Chapter

‘Except the True Name, I Have No Miracle’

Susan E. Prill

in Sikhism in Global Context

Published in print October 2011 | ISBN: 9780198075547
Published online September 2012 | e-ISBN: 9780199082056 | DOI: http://dx.doi.org/10.1093/acprof:oso/9780198075547.003.0007
‘Except the True Name, I Have No Miracle’

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This chapter explores Sikh understandings of the miraculous, and the problematic nature of their status in the mind of the modern Sikh. The most commonly accepted miracle stories concern the life of Guru Nanak (1469–1539), and are contained in collections called Janamsakhis. Karamat and chamatkar are the two more common terms in Punjabi to imply ‘miracle’. The author discusses the story of Baba Dip Singh. Many Sikhs believe that their religion forbids the belief in miracles. In popular Sikh understanding, miracles seem to have become somewhat problematic during the later Guru period. The Vasu Bhardwaj cancer cure, and the preservation of the Guru Granth Sahib in the aftermath of Hurricane Katrina present an interesting contrast about miracles. Many Sikhs hold miracles, particularly those associated with the Gurus, including the Guru Granth Sahib, to be an absolutely acceptable part of the religious tradition, while others deny their validity. The author concludes his essay by stating that the role of miracles in Sikhism needs to be examined by scholars.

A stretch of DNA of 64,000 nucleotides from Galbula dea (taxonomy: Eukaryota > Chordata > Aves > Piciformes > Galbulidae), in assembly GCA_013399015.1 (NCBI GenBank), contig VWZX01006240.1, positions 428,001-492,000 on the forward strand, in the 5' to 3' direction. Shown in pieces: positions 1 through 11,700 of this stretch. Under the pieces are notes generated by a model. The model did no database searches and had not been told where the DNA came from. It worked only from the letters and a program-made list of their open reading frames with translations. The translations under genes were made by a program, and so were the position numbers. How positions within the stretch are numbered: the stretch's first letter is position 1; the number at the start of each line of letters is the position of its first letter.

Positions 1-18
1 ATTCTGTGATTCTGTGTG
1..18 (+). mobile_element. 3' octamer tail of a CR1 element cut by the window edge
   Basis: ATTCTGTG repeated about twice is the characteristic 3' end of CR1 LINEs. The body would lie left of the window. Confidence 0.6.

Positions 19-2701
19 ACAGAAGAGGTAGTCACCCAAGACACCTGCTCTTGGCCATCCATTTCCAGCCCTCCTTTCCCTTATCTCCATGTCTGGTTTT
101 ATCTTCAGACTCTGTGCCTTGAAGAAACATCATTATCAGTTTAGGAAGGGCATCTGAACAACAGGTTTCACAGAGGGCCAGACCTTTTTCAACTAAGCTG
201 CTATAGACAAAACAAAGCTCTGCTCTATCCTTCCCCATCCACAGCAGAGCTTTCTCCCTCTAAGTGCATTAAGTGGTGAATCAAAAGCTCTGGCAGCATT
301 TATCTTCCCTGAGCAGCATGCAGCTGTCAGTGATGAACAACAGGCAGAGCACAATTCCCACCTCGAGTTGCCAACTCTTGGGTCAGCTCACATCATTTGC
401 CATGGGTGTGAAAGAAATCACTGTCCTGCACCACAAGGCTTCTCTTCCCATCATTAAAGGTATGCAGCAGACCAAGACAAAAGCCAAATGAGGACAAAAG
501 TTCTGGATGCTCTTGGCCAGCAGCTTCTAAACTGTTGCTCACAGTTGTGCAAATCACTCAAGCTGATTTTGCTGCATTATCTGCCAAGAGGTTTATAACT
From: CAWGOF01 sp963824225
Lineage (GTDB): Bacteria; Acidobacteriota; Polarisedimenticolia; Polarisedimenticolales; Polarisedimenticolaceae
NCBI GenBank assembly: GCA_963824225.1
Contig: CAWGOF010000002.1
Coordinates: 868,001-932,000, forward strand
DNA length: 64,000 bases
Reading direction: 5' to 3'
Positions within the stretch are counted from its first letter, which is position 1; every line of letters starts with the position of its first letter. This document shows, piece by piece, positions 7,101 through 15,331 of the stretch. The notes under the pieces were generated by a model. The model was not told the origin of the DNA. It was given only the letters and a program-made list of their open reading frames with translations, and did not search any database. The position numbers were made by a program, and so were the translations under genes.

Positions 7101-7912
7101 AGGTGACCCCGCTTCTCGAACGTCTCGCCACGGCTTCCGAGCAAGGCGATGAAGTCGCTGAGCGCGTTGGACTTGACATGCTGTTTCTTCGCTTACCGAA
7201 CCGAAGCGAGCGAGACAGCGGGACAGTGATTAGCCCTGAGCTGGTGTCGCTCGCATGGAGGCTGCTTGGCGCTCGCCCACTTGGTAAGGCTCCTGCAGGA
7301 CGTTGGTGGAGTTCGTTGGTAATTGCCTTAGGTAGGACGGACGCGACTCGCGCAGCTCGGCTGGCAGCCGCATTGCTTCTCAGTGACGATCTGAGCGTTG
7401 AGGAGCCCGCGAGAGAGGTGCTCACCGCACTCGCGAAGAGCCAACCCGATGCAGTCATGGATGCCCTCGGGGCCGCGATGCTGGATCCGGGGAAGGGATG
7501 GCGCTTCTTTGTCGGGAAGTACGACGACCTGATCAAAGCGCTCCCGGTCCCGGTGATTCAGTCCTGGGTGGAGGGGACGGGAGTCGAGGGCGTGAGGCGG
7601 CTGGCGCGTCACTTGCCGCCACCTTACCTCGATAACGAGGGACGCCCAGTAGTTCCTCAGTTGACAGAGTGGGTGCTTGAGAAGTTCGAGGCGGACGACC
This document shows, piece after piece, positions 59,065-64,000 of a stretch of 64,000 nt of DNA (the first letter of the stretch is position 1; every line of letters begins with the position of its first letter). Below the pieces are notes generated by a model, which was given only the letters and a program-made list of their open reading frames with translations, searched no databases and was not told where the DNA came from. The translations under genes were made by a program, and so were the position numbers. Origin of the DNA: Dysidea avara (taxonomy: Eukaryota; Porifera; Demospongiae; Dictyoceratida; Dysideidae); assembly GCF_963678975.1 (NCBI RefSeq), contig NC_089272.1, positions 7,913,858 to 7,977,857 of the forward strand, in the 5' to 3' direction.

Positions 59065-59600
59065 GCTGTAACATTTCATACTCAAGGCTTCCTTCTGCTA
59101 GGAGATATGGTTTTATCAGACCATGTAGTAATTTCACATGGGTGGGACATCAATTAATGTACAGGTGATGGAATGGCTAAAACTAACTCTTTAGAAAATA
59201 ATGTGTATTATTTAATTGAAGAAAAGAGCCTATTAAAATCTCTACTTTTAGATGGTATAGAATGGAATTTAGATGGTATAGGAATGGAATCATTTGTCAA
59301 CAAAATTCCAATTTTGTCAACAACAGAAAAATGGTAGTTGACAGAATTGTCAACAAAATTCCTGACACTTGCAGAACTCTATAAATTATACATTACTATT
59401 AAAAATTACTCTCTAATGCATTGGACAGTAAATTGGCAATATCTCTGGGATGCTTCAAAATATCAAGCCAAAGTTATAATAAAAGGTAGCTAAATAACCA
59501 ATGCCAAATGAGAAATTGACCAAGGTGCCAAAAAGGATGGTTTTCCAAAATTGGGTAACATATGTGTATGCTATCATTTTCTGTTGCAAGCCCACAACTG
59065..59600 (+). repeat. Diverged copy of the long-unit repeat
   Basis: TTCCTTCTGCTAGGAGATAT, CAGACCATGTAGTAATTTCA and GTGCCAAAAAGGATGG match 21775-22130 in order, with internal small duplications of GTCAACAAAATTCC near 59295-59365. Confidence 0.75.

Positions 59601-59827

Keywords: Sikh miracle; chamatkar; karamat; Guru Nanak; Janamsakhis; Vasu Bhardwaj cancer cure; Guru Granth Sahib; Hurricane Katrina

Chapter.  6053 words. 

Subjects: Sikhism

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